What exactly is an “addiction therapist” anyway? You may have decided to take a look at your drug and alcohol use to consider whether it’s a problem, or you may have already decided that it is a problem and want to stop or cut back. You’ve decided you want some professional feedback on your situation and want to know what, if anything, you might do about it. So you search the internet for “addiction therapist” or look on GoodTherapy.org or ask around, etc., and get a couple of numbers and set up a consultation or two. But then what?
Well, the first thing to consider is that an addiction therapist—or therapist who specializes in treating addictions—is still a therapist, so those qualities you’d want in any mental health provider ought to be present. That is, you should feel safe and “heard”; and you should be able to imagine that yes, this is someone with whom you could share your deepest and darkest secrets. Is he or she empathic and genuinely curious about you specifically (rather than making assumptions)? Does he or she say things like “Well, you sound like an addict to me” when you yourself are not sure? I come from the collaborative school of therapy, where (except in rare instances) client and therapist decide together what’s right, rather than have the latter “label” the client in some kind of authoritarian manner.
It never hurts to ask the therapist’s background. Here are some questions you might ask, if these seem pertinent to you: What experience does the therapist have in treating addiction? Has he or she worked at or with a rehab or treatment center? How long has the therapist been in practice? Does he or she have personal experience with addiction? This may or may not matter to you, but it would be good to make sure the therapist has experience in addiction (as opposed to it being one of 30 disorders the person specializes in). Addiction is, after all, a complex problem. Of course, the person could be new in the field, and you might feel like you just “click” with him or her. I was an intern, too, after all; fortunately, my clients gave me a try!
Some people, if they’ve decided they want to try to stop or cut back their drinking, really want to work with someone who has “been in their shoes,” who understands what addiction is on a personal level and has experienced what it’s like to battle this particular demon. They want someone who is sober themselves. Others might not be as concerned with that; they just want to feel comfortable and safe with the therapist.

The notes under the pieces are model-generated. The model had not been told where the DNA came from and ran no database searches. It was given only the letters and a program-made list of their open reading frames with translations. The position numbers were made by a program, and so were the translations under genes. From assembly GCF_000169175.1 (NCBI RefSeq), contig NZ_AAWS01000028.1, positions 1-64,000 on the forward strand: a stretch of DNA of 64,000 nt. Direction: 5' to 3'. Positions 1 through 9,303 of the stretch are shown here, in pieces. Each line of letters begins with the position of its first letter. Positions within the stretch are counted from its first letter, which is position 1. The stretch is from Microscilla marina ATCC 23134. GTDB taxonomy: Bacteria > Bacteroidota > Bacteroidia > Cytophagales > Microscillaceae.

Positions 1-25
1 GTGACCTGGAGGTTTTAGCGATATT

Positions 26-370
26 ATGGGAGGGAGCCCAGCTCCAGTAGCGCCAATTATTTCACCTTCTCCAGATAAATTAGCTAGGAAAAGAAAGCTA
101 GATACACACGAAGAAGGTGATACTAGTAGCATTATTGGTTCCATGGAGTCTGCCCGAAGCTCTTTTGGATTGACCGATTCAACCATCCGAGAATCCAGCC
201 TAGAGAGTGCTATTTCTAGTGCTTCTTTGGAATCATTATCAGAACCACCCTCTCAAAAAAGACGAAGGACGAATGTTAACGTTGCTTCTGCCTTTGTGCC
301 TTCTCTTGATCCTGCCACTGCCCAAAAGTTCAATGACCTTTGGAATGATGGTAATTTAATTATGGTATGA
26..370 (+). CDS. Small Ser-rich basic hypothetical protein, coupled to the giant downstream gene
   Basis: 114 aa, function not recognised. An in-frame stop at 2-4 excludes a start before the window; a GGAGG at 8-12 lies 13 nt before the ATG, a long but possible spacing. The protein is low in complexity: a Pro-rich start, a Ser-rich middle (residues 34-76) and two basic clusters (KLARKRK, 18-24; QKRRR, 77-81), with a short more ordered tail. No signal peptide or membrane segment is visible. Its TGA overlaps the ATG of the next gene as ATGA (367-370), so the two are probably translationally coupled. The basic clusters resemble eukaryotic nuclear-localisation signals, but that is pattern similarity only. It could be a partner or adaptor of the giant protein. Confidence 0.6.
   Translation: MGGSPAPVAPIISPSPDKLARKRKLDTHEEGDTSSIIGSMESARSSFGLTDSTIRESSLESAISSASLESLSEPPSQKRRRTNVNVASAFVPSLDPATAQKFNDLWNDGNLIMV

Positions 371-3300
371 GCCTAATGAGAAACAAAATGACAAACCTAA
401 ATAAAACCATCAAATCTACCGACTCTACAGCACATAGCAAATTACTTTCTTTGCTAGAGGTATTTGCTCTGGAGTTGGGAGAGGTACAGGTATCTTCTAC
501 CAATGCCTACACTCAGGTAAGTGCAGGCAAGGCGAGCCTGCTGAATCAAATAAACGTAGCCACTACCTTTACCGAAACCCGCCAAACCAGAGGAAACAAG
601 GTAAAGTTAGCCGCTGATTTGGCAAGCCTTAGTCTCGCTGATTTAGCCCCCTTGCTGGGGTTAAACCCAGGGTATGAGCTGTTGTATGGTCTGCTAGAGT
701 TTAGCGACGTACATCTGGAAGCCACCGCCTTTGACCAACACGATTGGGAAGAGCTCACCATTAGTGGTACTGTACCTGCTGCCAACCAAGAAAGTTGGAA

You’re probably getting the idea right about now that this is a highly personal choice. If so, you’d be correct. Unlike finding a dentist or orthopedist, a therapist is not just a professional who has knowledge about the problem. Knowledge and experience are important, yes. But because therapy is so intimately personal, therapy must first and foremost feel safe and comfortable to the potential client (by that I mean inviting, protective, nurturing, and caring). The idea is that you sense that the therapist “gets it” and can fill in the blanks for you when you can’t find the words (and be accurate about it and emotionally on target).
In other words, there is no “good” addiction therapist, just as there is no “right” therapist in general—there is only the right person and fit for you.
Something to keep in mind regarding whether or not the therapist is him- or herself sober: I think it is important to ask how she or he got sober. How the therapist handles these questions, by the way, is going to be a clue as to whether or not this therapist is a good fit. You should feel properly heard and responded to and not just getting a scripted or “canned” response.
How a therapist became sober is sometimes an indication of his values and “biases”; after all, everyone has them (therapists are people, too). Did the therapist find sobriety via religion? A 12-step program? Therapy? If so, what kind of therapy? Cognitive behavioral? Psychodynamic? Some combination therein? This is an important question.
You might hear something like, “Well, AA is the only thing that works.” Now, if you’ve just begun AA and are finding it to be the best thing since sliced bread, this kind of statement might be welcome; on the other hand, if you’re not so keen on 12-step and want to explore other avenues, it’s important that your therapist will support you in search. Some clients need to explore a variety of options to see what fits best; you might want to be supported in your exploration. Others want straight suggestions. Is that how this therapist likes to work? I encourage you to ask him or her what his biases are, as well as treatment approaches and “style.” I think it helps to ask about the therapist’s biases or experiences with different types of therapy or recovery.
Personally, I find that it’s usually a combination that works best: weekly therapy plus some kind of group support, especially in the beginning, and every client is different, needing different things at different stages. There are no pat answers when it comes to human beings.
Next time I’ll discuss ways of talking to your therapist about something that bothers you and why that might be easier said than done.
The preceding article was solely written by the author named above. Any views and opinions expressed are not necessarily shared by GoodTherapy.org. Questions or concerns about the preceding article can be directed to the author or posted as a comment below.